FAIRY HAVEN AND THE QUEST FOR THE WAND

This sequel to Fairy Dust and the Quest for the Egg (2005) returns readers to the magical world of Fairy Haven in Never Land where wise Mother Dove stills sits on her egg to ensure the production of fairy dust and endless youth. But all is not well. The fairy Rani has failed to deliver a magic wand she promised the mermaid Soop, who threatens to flood Fairy Haven until Rani produces the wand. As flood waters rise, Mother Dove reluctantly dispatches Rani, Ree and Tink to Queen Tutupia of the Great Wanded fairies for a wand and worries “a wand could bring out the worst in anyone, even a Never fairy.” Tutupia warns the questing fairies that the wand will obey commands, but not reverse them. As Rani, Ree and Tink transport the wand to Soop, they are consumed with wand madness. Motivated by greed, jealousy and selfishness, their irreversible commands create chaos that could be disastrous unless they learn how to tame the troublesome wand. Faerie-filled illustrations highlight the diminutive drama and prove the perfect foil for the further adventures of these fantastical Never Land characters. (Fantasy. 6-10)

Pub Date: July 31, 2007

ISBN: 978-1-4231-0100-0

Page Count: 208

Publisher: Disney Press

Review Posted Online: May 20, 2010

Kirkus Reviews Issue: July 1, 2007

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ZATHURA

A trite, knock-off sequel to Jumanji (1981). The “Jumanji” box distracts Walter Budwing away from beating up on his little brother Danny, but it’s Danny who discovers the Zathura board inside—and in no time, Earth is far behind, a meteor has smashed through the roof, and a reptilian Zyborg pirate is crawling through the hole. Each throw of the dice brings an ominous new development, portrayed in grainy, penciled freeze frames featuring sculptured-looking figures in constricted, almost claustrophobic settings. The angles of view are, as always, wonderfully dramatic, but not only is much of the finer detail that contributed to Jumanji’s astonishing realism missing, the spectacular damage being done to the Budwings’ house as the game progresses is, by and large, only glimpsed around the picture edges. Naturally, having had his bacon repeatedly saved by his younger sibling’s quick thinking, once Walter falls through a black hole to a time preceding the game’s start, his attitude toward Danny undergoes a sudden, radical transformation. Van Allsburg’s imagination usually soars right along with his accomplished art—but here, both are just running in place. (Picture book. 6-8)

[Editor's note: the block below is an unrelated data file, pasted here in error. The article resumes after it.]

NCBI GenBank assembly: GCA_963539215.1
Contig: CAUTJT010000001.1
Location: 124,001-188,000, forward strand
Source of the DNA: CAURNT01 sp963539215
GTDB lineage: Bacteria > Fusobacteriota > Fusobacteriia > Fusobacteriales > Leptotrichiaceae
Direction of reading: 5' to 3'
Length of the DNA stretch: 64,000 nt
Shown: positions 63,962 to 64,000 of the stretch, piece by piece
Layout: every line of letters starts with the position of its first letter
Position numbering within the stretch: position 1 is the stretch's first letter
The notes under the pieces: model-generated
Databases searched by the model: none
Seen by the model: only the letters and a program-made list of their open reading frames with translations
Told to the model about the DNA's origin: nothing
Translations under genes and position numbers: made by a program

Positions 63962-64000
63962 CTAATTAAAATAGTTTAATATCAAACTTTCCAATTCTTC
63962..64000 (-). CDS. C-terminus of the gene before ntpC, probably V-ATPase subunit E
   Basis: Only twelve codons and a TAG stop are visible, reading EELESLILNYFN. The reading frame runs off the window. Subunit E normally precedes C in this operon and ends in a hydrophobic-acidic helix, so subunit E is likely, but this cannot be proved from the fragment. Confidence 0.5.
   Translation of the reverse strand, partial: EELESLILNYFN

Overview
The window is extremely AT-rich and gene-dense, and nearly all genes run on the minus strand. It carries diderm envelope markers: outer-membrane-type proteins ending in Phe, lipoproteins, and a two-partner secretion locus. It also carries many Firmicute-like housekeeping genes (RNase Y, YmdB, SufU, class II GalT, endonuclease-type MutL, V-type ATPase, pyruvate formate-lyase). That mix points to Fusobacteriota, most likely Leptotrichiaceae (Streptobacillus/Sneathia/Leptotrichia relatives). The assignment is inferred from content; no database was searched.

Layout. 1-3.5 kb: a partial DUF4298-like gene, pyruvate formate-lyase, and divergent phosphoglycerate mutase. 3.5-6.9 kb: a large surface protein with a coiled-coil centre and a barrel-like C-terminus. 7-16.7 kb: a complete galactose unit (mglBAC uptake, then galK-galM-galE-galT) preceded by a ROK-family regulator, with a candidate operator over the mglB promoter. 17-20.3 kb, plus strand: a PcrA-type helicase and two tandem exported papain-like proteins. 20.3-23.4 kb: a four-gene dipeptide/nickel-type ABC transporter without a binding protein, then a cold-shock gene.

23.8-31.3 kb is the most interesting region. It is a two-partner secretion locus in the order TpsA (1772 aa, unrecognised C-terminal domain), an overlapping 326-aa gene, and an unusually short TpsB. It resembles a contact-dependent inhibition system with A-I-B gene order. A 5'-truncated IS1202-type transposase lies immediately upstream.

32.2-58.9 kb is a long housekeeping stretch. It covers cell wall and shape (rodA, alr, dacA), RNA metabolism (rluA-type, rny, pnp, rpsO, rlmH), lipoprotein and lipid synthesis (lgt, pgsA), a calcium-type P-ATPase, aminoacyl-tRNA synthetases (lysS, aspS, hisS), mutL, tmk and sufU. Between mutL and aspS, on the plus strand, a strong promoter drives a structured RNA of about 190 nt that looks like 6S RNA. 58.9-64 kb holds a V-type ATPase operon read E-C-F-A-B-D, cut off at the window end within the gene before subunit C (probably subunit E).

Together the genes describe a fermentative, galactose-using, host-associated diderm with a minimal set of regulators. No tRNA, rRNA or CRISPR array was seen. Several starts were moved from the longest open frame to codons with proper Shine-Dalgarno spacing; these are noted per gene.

Pub Date: Oct. 28, 2002

ISBN: 0-618-25396-3

Page Count: 32

Publisher: Houghton Mifflin

Review Posted Online: May 20, 2010

Kirkus Reviews Issue: Oct. 1, 2002

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Both cozy and inspiring, this eco-fable conveys both grim truths and a defiant call to action.

THE SILVER ARROW

The best birthday present is a magical train full of talking animals—and a new job.

On Kate’s 11th birthday, she’s surprised by the arrival of rich Uncle Herbert. Uncle Herbert bears a gift: a train. Not a toy train, a 102.36-ton steam engine, with cars that come later. When Kate and her brother, Tom, both white, play in the cab of the Silver Arrow, the train starts up, zooming to a platform packed with animals holding tickets. Thus begins Kate and Tom’s hard work: They learn to conduct the train and feed the fire box, instructed by the Silver Arrow, which speaks via printed paper tape. The Silver Arrow is a glorious playground: The library car is chockablock with books while the candy car is brimful of gobstoppers and gummy bears. But amid the excitement of whistle-blowing and train conducting, Kate and Tom learn quiet messages from their animal friends. Some species, like gray squirrels and starlings, are “invaders.” The too-thin polar bear’s train platform has melted, leaving it almost drowned. Their new calling is more than just feeding the coal box—they need to find a new balance in a damaged world. “Feeling guilty doesn’t help anything,” the mamba tells them. Humans have survived so effectively they’ve taken over the world; now, he says, “you just have to take care of it.” (Illustrations not seen.)

Both cozy and inspiring, this eco-fable conveys both grim truths and a defiant call to action. (Fantasy. 8-10)

Pub Date: Sept. 1, 2020

ISBN: 978-0-316-53953-1

Page Count: 256

Publisher: Little, Brown

Review Posted Online: June 30, 2020

Kirkus Reviews Issue: July 15, 2020

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